Last week the Feminist Law Professors blog posted about the continuing decrease of female Supreme Court clerks. My data for next term show that only seven, or 20%, of the confirmed 2006-07 Elect are women. Why is this so? Some empirical observations and blue-sky theorizing:
- There are fewer women at top schools. While the majority of law students nationwide are female, the schools most Supreme Court clerks come from are still mostly male.
- There may be fewer women with top grades. At Harvard, the percentage of women who graduated magna cum laude was lower than the percentage of women in the class. Some might say this jibes with the results of I.Q. tests, which show more men in the tails of the distribution and women clustering toward the center.
- Women may be less likely to be on law review. Again, at Harvard this was so (and the cause of perennial calls for affirmative action). Perhaps it is not so elsewhere, but a brief perusal of a couple of mastheads indicates that it may hold for other schools as well. Most Supreme Court clerks were law review members. And for schools that have students grade onto law reviews, the previous point may affect this one.
- Women may be less likely to clerk. My judge reports that the percentage of female applicants for clerkships in his chambers varies between 33 and 20 percent. A well-regarded liberal judge on the same circuit reported nearly identical percentages. Since a circuit court clerkship is essentially required for a Supreme Court clerkship, if fewer women clerk at lower levels, then the pool for Supreme Court clerkships will be smaller. (As a side note, I do find it interesting that comparatively few women clerk. Is this because they want to cash in at the firm for as many pre-baby years as possible? Are women less likely to expect a spouse or lover to follow them to clerkships in remote parts of the United States than men are?)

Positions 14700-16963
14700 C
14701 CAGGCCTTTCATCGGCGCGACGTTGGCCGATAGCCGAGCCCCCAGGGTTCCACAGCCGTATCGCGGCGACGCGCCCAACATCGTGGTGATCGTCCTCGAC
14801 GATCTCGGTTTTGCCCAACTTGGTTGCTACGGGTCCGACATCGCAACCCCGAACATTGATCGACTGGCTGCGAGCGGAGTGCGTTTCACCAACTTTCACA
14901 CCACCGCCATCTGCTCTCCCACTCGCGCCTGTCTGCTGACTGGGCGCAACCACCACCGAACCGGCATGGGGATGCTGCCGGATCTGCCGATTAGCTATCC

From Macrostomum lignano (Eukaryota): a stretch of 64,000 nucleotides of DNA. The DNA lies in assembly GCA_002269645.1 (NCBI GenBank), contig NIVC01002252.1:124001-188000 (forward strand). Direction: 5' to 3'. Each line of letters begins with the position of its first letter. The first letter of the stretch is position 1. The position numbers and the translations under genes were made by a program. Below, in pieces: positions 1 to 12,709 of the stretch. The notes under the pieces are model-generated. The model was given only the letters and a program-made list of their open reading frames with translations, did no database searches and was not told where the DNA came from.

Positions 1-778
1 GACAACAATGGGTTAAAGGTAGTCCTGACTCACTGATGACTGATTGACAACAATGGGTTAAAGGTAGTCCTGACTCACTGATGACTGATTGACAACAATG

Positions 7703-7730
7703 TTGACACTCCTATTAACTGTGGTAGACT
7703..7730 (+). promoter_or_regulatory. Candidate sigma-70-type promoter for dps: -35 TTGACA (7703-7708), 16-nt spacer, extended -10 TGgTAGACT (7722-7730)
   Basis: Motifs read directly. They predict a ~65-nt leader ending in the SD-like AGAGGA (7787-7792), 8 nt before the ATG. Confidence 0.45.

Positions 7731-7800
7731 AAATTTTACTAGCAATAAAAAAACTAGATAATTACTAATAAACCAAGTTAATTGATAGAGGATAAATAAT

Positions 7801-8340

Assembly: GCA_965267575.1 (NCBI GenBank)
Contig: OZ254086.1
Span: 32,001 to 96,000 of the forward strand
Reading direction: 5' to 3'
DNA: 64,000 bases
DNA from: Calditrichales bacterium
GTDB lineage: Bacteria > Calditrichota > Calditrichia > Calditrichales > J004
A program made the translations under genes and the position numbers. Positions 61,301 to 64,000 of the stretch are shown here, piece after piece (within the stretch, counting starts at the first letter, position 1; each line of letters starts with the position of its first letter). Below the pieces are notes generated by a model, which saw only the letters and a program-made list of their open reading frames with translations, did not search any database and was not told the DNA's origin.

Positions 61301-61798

Are any of these points empirically false? If they are, what do you think explains the gap? If they are substantiated by your experience, can you let me know? While the government collects data on clerkship hiring, for example, the experiences of clerks who are involved in the hiring process might shed more light (for instance, a judge might make offers to many women who take clerkships elsewhere, which would not show up in hiring stats).UPDATE: A commenter at the Volokh Conspiracy tabulated the Justices' clerk hiring by gender for OT '00 through '06:
- Justice Breyer: 13 men, 15 women
- Justice Stevens: 16 men, 12 women
- Justice Thomas: 16 men, 12 women
- Justice Ginsburg: 16 men, 12 women
- Justice O'Connor: 14 men, 10 women
- Justice Souter: 18 men, 10 women
- Chief Justice Rehnquist: 13 men, 5 women
- Justice Kennedy: 25 men, 3 women
- Justice Scalia: 26 men, 2 women
UPDATE II: Upon perusing this list of all the Supreme Court clerks ever, it looks like the Scalia/Kennedy gap is a function of school-based hiring practices; Thomas, Rehnquist, and O'Connor were more likely to hire clerks from schools outside the top six. The documented paucity of MCL/law review women at such elite institutions may explain the gender gap in the Scalia and Kennedy chambers.